You know what’s crazy? Out of all of my 12 years of heck–sorry, schooling–I’ve never once had a single black male teacher. I mean, when was the last time you had a Lean-on-Me-style, Morgan-Freeman-built teacher? The Actions Per Minute Reports stated in their 2017 article that black male teachers only take up 2% of classrooms in the U.S. –that’s the same amount of fat in my milk, and even that’s white. Black male teachers are like unicorns, and their mystical presence could forever change the teaching world.
There are two main reasons why there’s only a handful of hardcore, holla-atcha, black male teachers. First is the misconception that black men are like monsters who feed on the tears of crying children. The American Psychological Association stated in a 2018 analysis that black men are perceived as more threatening in our society, making parents less likely to trust them with their kids just because of how they look. Next, black men with the qualifications to become teachers are actually discouraged from the job. The Huffington Post states that “black male teachers are told over and over again that their job is not to teach, and that their time and education should be spent elsewhere making an imprint on the world.” So if we’re too scary or smart, what does that leave us with?
Next, the repercussions of our lack of black male teachers are cray-cray. These include lower performance of kids in school and less probability of their social acceptance. John Hopkins University found that if black students had at least one black male teacher between fifth grade and high school, those students would be 29% more likely to have less behavioral issues and higher academic scores. Also, exposing kids, no matter the race, to these black men can promote the progressive breakdown of social barriers in our societies. Rutgers University stated in 2017 that the presence of black men in the classroom can actually increase the chances for an identity safe area, where each student’s identity is acknowledged and valued, and children can learn to accept each others’ cultural differences. Black men could make these strides if more diversity existed in the teaching world.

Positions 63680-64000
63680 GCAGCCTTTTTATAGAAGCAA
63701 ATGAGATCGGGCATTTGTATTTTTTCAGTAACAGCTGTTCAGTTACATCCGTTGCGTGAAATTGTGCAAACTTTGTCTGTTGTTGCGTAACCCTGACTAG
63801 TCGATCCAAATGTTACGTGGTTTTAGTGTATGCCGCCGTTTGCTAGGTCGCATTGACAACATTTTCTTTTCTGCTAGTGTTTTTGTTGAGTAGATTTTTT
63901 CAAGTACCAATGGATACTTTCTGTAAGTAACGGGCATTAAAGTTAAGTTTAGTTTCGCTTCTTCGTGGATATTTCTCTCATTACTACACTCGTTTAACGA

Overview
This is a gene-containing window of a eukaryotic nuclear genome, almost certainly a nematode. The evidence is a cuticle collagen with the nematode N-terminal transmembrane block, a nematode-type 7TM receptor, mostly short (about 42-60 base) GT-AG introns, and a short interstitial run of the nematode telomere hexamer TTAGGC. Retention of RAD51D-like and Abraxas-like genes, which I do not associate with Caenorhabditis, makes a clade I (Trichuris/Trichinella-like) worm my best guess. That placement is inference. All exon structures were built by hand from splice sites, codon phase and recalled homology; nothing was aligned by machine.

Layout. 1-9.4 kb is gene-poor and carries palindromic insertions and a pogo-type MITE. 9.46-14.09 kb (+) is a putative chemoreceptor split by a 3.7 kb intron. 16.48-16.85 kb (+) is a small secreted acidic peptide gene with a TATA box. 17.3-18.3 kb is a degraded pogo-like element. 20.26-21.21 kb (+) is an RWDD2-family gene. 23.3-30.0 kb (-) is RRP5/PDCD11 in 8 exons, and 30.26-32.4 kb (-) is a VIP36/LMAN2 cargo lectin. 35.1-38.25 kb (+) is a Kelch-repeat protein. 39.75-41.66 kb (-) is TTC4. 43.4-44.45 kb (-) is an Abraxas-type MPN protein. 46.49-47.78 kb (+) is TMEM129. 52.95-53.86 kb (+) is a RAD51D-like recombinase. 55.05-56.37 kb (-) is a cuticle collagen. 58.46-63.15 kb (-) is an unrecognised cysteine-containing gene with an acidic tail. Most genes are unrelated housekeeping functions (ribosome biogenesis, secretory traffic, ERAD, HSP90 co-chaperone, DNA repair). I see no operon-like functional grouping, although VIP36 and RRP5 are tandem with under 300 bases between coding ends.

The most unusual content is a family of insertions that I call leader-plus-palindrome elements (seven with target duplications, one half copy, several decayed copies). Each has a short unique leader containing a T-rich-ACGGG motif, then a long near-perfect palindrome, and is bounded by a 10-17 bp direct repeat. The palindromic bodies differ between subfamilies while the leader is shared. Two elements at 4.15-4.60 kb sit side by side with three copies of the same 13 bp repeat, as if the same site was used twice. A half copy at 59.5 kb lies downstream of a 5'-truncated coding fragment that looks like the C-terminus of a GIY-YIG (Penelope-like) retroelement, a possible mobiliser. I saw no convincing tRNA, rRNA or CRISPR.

Here is how we can collectively solve this problem. One, we can support the people who are supporting these people. And two, we can make sure that this problem is addressed to everyone. We may not have a say in the workforce and how they choose their workers, or persuade someone into doing something they don’t want to do, but we can always give to organizations whose main focus is on these men. The Fellowship is one such organization, and their mission is to show black male teachers that we appreciate them for fighting against the odds, and teaching a whole bunch of snot-nosed human gremlins. Lastly, stay woke about the situation and spread the word. Don’t let this very real and relevant problem just float into oblivion. Read about these low numbers, and think about your next step so that we can better our society.
Being a teacher is hard, especially when you have racial boundaries and odd numbers to compare yourself with. But it is possible. An organization called Black Male Educators Convening boldly stated that teaching is a revolutionary act. Schools are ground zero in our collective struggle against our nation’s long history of inequity. So let’s find us a unicorn–a unicorn with a fro: an afro-corn. And get ready to be mesmerized.